Stop and Smell the Corpse Flower

By Joseph Calamia | July 23, 2010 1:12 pm

corpseflowerAt the the Houston Museum of Natural Science thousands of visitors are lining up for the smell of rotting bodies. They want a look at a five-foot-tall plant affectionately called the “corpse flower,” or more specifically, Lois. The flower will bloom for the first time in seven years and release its stench for an expected three days.

The flower, native to Indonesia, will be the 29th to bloom in the United States; another bloomed last summer at San Francisco State University. Sporting buttons that say “Bring on the Funk” and Amorphophallus titanum (Latin for AWESOME),” 4,000 to 5,000 visitors a day have been coming to the Houston museum to sniff, Reuters reports. In its pre-bloom phase, it smells a bit like rotting pumpkins–which is disappointing to museum visitors with a nose for rancid corpses, museum spokeswoman Latha Thomas told Reuters.

“They want to smell the flower. I think that’s why they keep coming back over and over because they are so excited about smelling it.”

The AP reports that not everyone is excited. Jessica Zabala has booked the museum for her wedding this week and is hoping the flower doesn’t foul up her ceremony.

The museum has provided a live webcam, for those who want to see without smelling.

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Image: Wikimedia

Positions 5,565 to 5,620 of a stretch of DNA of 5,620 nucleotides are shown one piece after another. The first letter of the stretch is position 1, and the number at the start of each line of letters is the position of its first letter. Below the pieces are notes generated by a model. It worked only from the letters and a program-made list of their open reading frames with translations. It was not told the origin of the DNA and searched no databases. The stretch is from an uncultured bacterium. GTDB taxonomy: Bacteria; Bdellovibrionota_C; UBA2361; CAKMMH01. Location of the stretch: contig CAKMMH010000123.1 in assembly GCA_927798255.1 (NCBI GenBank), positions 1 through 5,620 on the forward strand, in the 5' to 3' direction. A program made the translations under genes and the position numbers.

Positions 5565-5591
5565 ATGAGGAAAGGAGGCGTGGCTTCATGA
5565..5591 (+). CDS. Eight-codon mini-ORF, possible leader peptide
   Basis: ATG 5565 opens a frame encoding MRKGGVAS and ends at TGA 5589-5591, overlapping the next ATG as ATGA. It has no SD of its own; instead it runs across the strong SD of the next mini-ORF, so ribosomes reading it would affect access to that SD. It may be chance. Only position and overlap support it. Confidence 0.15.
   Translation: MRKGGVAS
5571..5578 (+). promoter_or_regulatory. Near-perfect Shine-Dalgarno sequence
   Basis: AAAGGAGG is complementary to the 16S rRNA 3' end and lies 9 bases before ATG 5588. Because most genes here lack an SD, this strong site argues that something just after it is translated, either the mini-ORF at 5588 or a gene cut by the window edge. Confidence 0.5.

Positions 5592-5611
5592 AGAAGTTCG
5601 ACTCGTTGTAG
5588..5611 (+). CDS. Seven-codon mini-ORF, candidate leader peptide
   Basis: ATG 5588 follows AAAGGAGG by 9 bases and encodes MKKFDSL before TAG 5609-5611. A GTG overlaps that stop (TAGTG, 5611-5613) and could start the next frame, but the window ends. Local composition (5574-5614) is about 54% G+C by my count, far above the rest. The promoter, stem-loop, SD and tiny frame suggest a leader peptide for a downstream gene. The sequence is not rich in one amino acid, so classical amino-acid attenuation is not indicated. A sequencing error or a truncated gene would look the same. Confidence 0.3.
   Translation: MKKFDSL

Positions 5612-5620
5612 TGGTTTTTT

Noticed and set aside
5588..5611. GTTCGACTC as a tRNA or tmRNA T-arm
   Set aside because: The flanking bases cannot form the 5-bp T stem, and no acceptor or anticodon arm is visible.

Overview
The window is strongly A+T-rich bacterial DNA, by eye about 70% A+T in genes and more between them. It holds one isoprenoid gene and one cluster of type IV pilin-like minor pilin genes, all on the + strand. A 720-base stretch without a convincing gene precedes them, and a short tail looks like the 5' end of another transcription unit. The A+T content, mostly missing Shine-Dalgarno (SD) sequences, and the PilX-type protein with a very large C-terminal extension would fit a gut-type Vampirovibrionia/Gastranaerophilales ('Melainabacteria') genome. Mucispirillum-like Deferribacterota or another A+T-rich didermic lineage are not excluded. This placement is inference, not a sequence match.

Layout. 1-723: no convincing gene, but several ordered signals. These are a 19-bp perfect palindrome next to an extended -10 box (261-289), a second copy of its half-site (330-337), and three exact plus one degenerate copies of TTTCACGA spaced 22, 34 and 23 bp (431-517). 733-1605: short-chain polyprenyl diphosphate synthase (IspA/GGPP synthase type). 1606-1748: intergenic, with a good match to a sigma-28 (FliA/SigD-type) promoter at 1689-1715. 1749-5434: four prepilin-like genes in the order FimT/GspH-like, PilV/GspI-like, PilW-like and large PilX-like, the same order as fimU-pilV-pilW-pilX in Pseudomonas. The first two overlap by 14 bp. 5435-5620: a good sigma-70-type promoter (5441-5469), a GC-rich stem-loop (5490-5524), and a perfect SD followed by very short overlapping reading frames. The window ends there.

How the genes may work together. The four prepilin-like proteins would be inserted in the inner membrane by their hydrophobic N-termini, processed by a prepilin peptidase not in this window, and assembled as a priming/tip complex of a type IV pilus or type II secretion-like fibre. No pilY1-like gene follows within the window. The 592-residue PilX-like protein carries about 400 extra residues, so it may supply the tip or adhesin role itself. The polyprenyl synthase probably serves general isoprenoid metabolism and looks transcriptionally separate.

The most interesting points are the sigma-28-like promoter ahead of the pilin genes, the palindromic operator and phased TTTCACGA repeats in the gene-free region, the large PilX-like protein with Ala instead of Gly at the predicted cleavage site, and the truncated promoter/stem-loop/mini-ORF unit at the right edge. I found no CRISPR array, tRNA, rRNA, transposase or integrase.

• Idlewilde

    It’s amazing, the size and color of that thing…couldn’t the wedding lady just stay as far away as possible?

  • Kevin Folta

    I blogged about the wedding today. I’m a huge fan of Amorphos (had a little one bloom this morning in my yard). Jessica should get Glade and a gas mask company to sponsor her wedding. She’d get national coverage, a free wedding, and a day she’d never forget. She’d come off smelling like a rose! Turn those lemons into lemonade! This is an opportunity rather than a crisis if played right! This is a rare event, a once-in-a-lifetime thing for most people. In that way it symbolizes what the wedding day is meant to be.

  • Joanna Cake

    What a fabulous looking plant. I’m with Kevin! Jessica should use the publicity wisely…

  • Richard D. Stacy

    I think that the Latin name means more than just “awesome”.

  • Edgar Duenez-Guzman

    We got one flowering at Harvard in mid July as well. The folks at the greenhouse prepared a nice slideshow showing the flower opening and ultimately closing up again.

    The world is awesome, and truly this flower is one example!


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